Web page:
Coronavirus Live Updates: Trump Wears Mask Publicly for First Time

Amid growing calls for masks, Trump wears one publicly for the first time.

President Trump on Saturday wore a mask in public for the first time, after repeated urging from aides that it was a necessary message to send to Americans.

Mr. Trump wore a dark mask affixed with the presidential seal during a visit to the Walter Reed National Military Medical Center. He was surrounded by Secret Service agents and others also wearing masks.

The president had repeatedly dismissed suggestions that he should wear a face covering, frequently appearing in public spaces without one, mocking those who did and ignoring public health rules in several states.

But Mr. Trump had signaled recently that he was more open to masks and told reporters before the visit to the medical center that he planned to wear one.

“I think when you’re in a hospital, especially in that particular setting where you’re talking to a lot of soldiers and people that in some cases just got off the operating tables,” Mr. Trump said. “I think it’s a great thing to wear a mask. I’ve never been against masks, but I do believe they have a time and a place.”

In contrast to Mr. Trump’s reluctance, a growing number of governors, both Republican and Democratic, and even Vice President Mike Pence have taken up the cause in recent weeks.

Several Republican senators — Lisa Murkowski of Alaska, Lamar Alexander of Tennessee and Mitt Romney of Utah — have also said the president should wear face coverings, at least as a symbolic gesture.

In an interview this month, Mr. Trump said he “would wear one if I were in a group of people and I was close,” adding that he “sort of liked” the way he looked.

“It was a dark black mask,” he said at the time, “and I thought it looked OK. I looked like the Lone Ranger.”

On a day when India reported more than 28,000 new coronavirus infections, one case in particular caught the whole country’s attention: Amitabh Bachchan, a Bollywood star and one of India’s most revered figures.

Mr. Bachchan, known as Big B, announced on Saturday to his 43 million followers on Twitter that he had tested positive and urged his recent contacts to get tested themselves. His son, daughter-in-law and granddaughter have also become infected. All appear to have only mild symptoms.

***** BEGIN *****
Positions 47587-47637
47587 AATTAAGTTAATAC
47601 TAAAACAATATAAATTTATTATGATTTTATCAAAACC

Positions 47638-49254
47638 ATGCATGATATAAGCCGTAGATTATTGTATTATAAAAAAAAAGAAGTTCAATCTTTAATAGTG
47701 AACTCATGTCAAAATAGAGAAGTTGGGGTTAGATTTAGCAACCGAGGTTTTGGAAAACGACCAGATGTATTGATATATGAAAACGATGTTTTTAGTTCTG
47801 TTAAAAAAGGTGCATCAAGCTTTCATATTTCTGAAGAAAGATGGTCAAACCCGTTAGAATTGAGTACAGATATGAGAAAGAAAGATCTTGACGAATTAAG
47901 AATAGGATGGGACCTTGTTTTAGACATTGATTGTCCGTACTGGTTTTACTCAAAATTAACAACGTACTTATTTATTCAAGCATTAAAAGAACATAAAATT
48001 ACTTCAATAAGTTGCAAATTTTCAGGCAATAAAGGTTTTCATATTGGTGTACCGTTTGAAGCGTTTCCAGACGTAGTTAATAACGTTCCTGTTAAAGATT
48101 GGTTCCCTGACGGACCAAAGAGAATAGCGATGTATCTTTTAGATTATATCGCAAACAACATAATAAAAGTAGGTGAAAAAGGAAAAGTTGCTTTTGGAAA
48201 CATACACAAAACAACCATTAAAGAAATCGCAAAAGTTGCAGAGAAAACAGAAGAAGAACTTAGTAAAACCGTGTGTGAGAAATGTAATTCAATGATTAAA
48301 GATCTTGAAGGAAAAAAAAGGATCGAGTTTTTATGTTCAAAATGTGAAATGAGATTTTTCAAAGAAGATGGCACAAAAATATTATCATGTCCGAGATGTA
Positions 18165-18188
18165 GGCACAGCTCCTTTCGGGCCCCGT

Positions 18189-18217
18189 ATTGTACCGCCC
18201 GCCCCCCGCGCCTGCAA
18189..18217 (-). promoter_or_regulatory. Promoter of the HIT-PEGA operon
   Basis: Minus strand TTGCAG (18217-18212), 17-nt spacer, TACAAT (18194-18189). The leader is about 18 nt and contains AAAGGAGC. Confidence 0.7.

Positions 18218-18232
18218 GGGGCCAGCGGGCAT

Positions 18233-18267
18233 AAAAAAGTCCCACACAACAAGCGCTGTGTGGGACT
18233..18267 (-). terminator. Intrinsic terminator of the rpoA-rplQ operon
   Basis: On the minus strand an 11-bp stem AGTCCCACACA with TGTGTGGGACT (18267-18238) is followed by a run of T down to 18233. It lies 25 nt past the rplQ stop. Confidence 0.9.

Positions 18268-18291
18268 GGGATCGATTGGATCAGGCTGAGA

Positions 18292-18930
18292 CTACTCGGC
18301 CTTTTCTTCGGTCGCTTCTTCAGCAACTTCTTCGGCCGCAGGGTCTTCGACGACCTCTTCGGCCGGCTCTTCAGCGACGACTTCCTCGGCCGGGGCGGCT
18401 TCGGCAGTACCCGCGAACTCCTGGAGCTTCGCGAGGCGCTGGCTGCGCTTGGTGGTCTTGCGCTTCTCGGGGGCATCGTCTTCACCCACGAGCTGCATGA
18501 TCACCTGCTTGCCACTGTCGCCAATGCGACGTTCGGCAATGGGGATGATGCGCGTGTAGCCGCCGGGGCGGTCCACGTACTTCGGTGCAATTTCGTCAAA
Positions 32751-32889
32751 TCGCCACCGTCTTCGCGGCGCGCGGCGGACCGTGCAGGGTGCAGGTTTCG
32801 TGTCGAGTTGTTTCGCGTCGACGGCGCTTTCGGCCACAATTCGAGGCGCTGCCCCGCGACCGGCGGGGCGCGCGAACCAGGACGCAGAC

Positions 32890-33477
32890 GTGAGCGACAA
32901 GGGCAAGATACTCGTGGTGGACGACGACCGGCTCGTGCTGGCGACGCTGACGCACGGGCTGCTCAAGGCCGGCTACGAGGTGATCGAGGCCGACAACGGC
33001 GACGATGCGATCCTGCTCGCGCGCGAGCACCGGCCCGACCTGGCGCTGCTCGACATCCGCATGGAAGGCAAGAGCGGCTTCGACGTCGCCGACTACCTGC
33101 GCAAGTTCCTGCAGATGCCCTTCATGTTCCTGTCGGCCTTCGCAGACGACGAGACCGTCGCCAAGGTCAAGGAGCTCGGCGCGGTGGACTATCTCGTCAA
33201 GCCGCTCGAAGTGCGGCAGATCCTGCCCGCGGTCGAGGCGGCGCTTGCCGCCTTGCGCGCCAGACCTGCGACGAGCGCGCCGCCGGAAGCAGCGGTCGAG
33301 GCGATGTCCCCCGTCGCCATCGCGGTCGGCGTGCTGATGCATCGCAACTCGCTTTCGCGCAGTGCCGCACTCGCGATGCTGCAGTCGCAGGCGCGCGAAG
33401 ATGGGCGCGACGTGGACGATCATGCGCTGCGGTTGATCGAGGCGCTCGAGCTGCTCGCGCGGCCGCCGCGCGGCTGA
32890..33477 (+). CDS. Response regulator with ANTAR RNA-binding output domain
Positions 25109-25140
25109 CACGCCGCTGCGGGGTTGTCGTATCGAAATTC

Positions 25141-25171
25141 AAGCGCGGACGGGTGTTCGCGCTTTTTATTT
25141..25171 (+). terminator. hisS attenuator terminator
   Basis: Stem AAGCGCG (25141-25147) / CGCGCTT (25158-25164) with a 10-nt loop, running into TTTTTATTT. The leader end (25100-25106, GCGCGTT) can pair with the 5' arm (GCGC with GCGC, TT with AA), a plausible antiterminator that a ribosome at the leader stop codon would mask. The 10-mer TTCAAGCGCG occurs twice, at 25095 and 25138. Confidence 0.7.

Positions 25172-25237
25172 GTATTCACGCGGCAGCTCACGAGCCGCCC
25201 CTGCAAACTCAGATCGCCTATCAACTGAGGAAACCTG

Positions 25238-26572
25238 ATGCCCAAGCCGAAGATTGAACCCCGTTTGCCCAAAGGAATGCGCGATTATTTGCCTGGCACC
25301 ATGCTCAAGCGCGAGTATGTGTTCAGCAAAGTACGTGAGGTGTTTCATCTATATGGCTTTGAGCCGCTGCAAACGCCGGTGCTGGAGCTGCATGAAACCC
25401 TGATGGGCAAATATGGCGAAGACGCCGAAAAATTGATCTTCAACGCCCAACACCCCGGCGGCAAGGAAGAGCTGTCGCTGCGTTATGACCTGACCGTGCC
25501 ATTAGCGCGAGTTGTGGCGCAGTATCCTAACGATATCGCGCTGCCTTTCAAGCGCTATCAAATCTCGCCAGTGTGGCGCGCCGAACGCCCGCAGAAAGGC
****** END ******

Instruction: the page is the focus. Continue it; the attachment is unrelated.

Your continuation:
India is now racking up more new reported infections each day than any other country except the United States and Brazil. It also has the third-highest total number of infections after those same two countries, with about 850,000 confirmed cases and more than 22,000 deaths. Hospitals in India are overflowing to the point that pregnant women have died in labor after being turned away.

The surge has led officials around India to reimpose restrictions after attempting to loosen things up to stimulate a critically wounded economy. The borders between states are being rigorously patrolled, and international travel is still closed. But the density of India’s population makes it difficult to practice social distancing in cities like Mumbai, home to Mr. Bachchan.

It’s hard to overstate how famous Big B is, having appeared in more than 200 films over the past 50 years.

“He’s like god,” said Shivendra Singh Dungarpur, a filmmaker who has worked with him. “I’ve never seen a star having such power, such credibility. He’s the biggest superstar this country has ever, ever seen.”

Mr. Bachchan’s illness may create more fear across India. But Mr. Dungarpur predicted that many Indians would find his struggle inspiring and say to themselves: “If Amitabh Bachchan can fight this, so can we.”

Other developments around the world:

Pittsburgh offers a cautionary tale: a flare-up of new cases even after months of vigilance.